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Supporters of patents sometimes say that businesses need them in order to have something tangible in return for their initial investment into researching their product idea. However, in software development, where the necessary initial investment is usually relatively small, and can be zero, this is not credible. Worse, if companies feel obliged to obtain patents, this obligation then creates a very large cost of entry.
The devil's bargain can be called a bargain only if it benefits someone besides the devil. A major justification for the bargain, the encouragement of entry by new people with new ideas into industries with high cost of entry, i.e. high risk, does not apply to software development. Software development is exceptionally cheap, thus low risk.
- The cost of equipment is minuscule compared to other business activities: buy a single personal computer and lease an internet connection and you are ready for action.
- The cost of training is low: the internet overflows with programming learning materials and open source software projects looking for contributors.
In this regard, software development does not resemble an industrial activity like mining or manufacturing. It is an extremely low risk venture, yet a single programmer can, and frequently does, innovate leaps and bounds beyond the industry state of the art.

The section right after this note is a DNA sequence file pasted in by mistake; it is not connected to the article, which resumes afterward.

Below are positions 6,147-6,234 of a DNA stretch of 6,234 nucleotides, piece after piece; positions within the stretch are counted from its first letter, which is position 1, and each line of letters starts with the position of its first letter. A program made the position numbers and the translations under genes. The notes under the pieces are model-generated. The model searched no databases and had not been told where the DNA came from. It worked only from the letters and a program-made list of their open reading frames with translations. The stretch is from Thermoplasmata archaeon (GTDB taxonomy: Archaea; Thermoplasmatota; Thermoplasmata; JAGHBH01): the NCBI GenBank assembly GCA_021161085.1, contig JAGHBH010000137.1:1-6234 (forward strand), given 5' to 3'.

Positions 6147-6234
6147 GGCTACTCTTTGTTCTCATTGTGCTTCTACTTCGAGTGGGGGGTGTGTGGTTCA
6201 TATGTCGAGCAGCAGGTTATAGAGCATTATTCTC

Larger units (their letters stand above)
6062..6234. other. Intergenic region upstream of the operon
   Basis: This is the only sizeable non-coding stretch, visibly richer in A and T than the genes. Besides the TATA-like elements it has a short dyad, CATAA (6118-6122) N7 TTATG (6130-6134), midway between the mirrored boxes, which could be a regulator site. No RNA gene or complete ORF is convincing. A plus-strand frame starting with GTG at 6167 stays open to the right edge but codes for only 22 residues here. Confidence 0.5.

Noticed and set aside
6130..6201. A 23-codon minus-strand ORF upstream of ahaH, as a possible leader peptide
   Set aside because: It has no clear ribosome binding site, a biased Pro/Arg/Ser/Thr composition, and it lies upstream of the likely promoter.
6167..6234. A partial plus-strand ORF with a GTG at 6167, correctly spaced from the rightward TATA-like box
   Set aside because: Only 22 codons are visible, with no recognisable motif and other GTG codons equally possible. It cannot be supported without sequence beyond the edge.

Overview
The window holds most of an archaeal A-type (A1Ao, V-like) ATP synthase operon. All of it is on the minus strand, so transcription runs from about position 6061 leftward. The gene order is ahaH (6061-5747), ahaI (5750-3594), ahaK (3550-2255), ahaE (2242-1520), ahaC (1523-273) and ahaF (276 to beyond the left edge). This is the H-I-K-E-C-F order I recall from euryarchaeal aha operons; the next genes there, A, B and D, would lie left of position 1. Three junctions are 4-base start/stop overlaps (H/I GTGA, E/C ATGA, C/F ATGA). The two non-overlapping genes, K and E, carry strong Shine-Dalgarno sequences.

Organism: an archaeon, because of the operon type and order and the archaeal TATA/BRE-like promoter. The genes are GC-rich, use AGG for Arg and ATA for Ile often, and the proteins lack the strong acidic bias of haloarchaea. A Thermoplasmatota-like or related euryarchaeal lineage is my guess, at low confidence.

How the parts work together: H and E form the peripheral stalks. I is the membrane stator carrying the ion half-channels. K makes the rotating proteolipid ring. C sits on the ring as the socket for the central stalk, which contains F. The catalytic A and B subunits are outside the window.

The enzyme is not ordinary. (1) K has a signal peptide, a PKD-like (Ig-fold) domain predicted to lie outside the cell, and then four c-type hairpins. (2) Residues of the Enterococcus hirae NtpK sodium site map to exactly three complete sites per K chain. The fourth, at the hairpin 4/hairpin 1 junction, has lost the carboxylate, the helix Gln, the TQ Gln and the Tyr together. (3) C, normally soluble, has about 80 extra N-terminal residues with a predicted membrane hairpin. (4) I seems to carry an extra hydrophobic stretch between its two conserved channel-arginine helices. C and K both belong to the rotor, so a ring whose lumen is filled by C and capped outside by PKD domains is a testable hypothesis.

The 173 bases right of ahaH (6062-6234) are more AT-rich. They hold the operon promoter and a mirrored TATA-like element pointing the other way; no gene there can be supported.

The purpose of the patent system, the devil's bargain, is to promote innovation in high risk industries. Software development is a low risk industry. Software innovation happens without patents. In the software realm, the patent system only hinders innovation, because it introduces risk where none existed. When it comes to software, the devil's bargain is no bargain. The justification does not apply, thus we should not be surprised that the system fails to induce the intended effect, and in fact induces just the opposite effect: stagnation.
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